• CD's with stories of great composers
                • audio books with headphones
                • flash cards or animal classification cards for independent review (then perhaps you test her knowledge of these once a week)
                • CD's with math facts or arithmetic flash cards
                • AudioMemory CD's such as Geography Songs with a map to color


                Many of these items can be found at the library. You could alternate her favorites: Week 1 audio books, Week 2 art books, Week 3 math CD, etc.

                If you think any of these might work, she could even have her own portable CD player. (My son finds these as cast-offs at very reasonable prices at garage sales, because many children appreciate more stylish listening devices!)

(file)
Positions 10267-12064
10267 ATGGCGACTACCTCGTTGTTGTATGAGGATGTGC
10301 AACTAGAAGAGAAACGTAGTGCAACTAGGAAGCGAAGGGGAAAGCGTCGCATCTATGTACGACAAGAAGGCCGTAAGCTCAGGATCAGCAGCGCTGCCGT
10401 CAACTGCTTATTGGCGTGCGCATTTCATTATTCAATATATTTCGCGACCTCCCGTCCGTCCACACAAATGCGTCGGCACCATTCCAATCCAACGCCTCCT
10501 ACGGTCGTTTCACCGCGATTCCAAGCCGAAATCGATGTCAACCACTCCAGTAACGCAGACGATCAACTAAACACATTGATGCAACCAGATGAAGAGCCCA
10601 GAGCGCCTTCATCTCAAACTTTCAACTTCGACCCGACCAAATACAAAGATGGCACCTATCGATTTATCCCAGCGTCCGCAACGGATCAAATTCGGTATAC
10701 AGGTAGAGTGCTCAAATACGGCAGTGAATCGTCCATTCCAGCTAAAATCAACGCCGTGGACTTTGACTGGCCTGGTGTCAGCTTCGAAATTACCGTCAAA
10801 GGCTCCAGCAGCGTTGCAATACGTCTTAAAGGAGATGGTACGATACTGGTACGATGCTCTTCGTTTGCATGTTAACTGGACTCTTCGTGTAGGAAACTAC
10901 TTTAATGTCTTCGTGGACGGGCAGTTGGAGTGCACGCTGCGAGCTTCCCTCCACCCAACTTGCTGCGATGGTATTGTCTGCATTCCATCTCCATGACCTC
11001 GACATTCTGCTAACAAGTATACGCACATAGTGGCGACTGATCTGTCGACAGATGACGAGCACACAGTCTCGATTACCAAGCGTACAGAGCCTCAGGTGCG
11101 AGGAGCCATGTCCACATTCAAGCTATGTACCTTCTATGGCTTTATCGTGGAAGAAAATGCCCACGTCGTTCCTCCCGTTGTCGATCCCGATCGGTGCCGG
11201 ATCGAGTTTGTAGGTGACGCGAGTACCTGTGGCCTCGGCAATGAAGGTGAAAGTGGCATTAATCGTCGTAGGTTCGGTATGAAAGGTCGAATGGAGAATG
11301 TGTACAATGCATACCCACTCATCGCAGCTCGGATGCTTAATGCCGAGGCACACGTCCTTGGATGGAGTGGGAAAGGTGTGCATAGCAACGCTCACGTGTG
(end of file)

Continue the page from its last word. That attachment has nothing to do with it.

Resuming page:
Your daughter's own interests could guide these "free-time" activities, or you could attempt to broaden her interests. When my children were younger, we often searched the large Listening Bin at the library to find new options. During one visit, my daughter stumbled upon a CD that unexpectedly became her favorite: beautifully plaintive children's lullabies sung in Hebrew!


                Others may have more suggestions. If not, we can delve more deeply when you're in Louisville.

                Cheryl


                Simply Classical: A Beautiful Education for Any Child